THE man gunned down in cold blood by fugitive Raoul Moat was unlawfully killed, an inquest decided today.
But the precise risk posed to karate instructor Chris Brown by gun maniac Moat was not known, the hearing has concluded.
Mr Brown, 29, was murdered after starting a relationship with Moat’s ex-girlfriend, Samantha Stobbart, two days after the spurned lover was released from jail in July 2010.
Moat went on the run, and the next night shot and blinded Pc David Rathband, who was unarmed and sitting in his marked police car.
Delivering a verdict of unlawful killing, coroner Terence Carney said despite the police and the prison service being made aware of Moat’s possible intentions to harm, the exact threat he posed was not known.
“My finding is that Christopher Brown was unlawfully killed by Raoul Moat, the precise risk he presented not being known,” he said.
“I’m not satisfied that the information we have heard and was available was used appropriately.
“But I’m not satisfied that a failure to use this information has directly caused Christopher Brown’s death or contributed to it.”
Mr Carney praised the patience and stoicism of Mr Brown’s mother, Sally, and said that in all the coverage of Moat, her son had been forgotten.
“In her statement to this inquest the mother of Chris Brown challenged us to remember him, saying that much has been said and written about Raoul Moat, and that we should quite properly focus on her son,” he said.
“It can not be denied to her that much has been made in legal proceedings to date about those responsible for her son’s death, and the search for and death of Raoul Moat.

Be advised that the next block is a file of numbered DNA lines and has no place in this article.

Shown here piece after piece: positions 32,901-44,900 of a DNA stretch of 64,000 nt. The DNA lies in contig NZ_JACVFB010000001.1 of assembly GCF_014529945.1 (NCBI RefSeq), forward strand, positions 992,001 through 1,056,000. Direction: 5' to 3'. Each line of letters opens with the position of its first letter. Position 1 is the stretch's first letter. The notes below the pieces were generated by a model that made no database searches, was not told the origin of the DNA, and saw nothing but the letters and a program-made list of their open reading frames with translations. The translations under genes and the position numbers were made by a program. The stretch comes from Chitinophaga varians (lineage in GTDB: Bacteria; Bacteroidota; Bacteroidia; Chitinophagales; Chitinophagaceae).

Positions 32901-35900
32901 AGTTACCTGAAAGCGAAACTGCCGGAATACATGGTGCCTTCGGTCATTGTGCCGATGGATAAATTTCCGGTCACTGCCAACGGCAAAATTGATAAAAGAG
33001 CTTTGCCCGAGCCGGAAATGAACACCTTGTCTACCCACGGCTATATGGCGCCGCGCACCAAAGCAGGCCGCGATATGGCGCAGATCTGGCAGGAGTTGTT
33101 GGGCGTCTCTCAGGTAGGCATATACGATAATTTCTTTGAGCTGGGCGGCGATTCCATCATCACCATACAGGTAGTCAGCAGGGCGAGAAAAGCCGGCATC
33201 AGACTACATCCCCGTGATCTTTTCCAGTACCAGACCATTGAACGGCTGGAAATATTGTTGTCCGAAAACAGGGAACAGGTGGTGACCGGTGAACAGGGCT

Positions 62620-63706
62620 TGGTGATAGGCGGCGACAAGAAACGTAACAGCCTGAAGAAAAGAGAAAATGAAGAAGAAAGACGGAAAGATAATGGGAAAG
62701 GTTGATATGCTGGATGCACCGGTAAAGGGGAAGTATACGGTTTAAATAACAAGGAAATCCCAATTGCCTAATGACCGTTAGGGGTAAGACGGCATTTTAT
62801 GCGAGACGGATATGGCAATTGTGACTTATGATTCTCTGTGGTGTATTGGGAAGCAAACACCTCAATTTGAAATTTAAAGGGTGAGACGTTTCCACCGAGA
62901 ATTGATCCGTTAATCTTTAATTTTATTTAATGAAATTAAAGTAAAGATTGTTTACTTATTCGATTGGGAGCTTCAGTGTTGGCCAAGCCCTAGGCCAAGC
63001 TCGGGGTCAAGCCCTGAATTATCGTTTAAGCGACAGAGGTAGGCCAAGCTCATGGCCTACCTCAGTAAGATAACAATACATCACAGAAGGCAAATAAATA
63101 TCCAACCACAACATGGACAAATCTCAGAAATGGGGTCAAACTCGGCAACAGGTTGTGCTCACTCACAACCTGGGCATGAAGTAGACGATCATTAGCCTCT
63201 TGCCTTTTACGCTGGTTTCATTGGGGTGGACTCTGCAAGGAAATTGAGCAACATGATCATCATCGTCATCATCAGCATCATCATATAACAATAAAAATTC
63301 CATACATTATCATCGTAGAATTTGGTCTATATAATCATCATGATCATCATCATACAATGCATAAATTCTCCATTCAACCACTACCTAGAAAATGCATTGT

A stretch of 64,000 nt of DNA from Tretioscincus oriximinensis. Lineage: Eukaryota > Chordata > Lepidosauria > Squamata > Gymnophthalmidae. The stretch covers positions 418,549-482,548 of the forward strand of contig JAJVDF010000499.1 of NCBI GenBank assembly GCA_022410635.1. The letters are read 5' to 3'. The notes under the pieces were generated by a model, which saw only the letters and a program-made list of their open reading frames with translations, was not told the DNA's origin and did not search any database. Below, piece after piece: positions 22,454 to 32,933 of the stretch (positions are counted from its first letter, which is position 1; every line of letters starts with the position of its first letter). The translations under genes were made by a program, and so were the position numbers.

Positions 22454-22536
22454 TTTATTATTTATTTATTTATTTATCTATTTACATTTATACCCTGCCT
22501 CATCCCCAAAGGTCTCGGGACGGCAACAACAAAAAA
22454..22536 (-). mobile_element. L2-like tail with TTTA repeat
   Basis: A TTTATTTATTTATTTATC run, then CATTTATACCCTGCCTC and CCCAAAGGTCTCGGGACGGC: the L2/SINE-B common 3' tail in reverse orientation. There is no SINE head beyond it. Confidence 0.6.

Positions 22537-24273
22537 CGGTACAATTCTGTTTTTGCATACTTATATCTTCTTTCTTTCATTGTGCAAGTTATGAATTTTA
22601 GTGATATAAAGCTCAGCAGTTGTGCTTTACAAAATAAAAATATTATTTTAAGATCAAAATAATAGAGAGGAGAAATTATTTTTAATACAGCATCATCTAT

“She may well be forgiven that in the accumulation of news print that has been expended on this matter to date, Christopher, the victim, has been forgotten.”
Newcastle Crown Court had previously heard of missed opportunities about threats Moat made in prison.
Tim Allen, the governor at HMP Durham, where Moat had been held, said lessons had been learned about how best to respond to information given to them about possible threats of violence.
A prisoner giving evidence had said after Moat had been released he told a prison officer he would end up killing someone.
But the form the officer filled in as a result of this was not marked as needing immediate action, and time was lost as it was processed.
Mr Carney also said Northumbria Police needed to look at the robustness of the links between their departments in the force area.
A statement read out on behalf of Sally Brown thanked the coroner for allowing the events leading up to her son’s death to be examined.
“Christopher’s death has been horrendous for the whole family, it has been hell,” she said.
“I hope that no one in the future should have to go through what we have had to go through.”
She said would now take the time to consider the findings and grieve with her family.